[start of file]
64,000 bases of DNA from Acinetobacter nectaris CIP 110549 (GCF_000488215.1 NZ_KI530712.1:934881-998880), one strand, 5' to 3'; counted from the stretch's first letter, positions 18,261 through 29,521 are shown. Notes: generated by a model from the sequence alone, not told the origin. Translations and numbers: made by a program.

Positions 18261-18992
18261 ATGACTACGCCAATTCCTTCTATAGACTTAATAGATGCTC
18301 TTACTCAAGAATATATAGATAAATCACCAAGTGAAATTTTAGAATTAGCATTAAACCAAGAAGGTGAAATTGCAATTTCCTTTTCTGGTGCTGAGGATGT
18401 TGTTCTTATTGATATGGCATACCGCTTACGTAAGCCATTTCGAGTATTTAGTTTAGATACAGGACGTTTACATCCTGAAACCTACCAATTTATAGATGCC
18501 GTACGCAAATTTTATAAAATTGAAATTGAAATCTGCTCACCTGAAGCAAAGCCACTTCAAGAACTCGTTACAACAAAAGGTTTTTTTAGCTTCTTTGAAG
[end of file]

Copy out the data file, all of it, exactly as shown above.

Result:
64,000 bases of DNA from Acinetobacter nectaris CIP 110549 (GCF_000488215.1 NZ_KI530712.1:934881-998880), one strand, 5' to 3'; counted from the stretch's first letter, positions 18,261 through 29,521 are shown. Notes: generated by a model from the sequence alone, not told the origin. Translations and numbers: made by a program.

Positions 18261-18992
18261 ATGACTACGCCAATTCCTTCTATAGACTTAATAGATGCTC
18301 TTACTCAAGAATATATAGATAAATCACCAAGTGAAATTTTAGAATTAGCATTAAACCAAGAAGGTGAAATTGCAATTTCCTTTTCTGGTGCTGAGGATGT
18401 TGTTCTTATTGATATGGCATACCGCTTACGTAAGCCATTTCGAGTATTTAGTTTAGATACAGGACGTTTACATCCTGAAACCTACCAATTTATAGATGCC
18501 GTACGCAAATTTTATAAAATTGAAATTGAAATCTGCTCACCTGAAGCAAAGCCACTTCAAGAACTCGTTACAACAAAAGGTTTTTTTAGCTTCTTTGAAG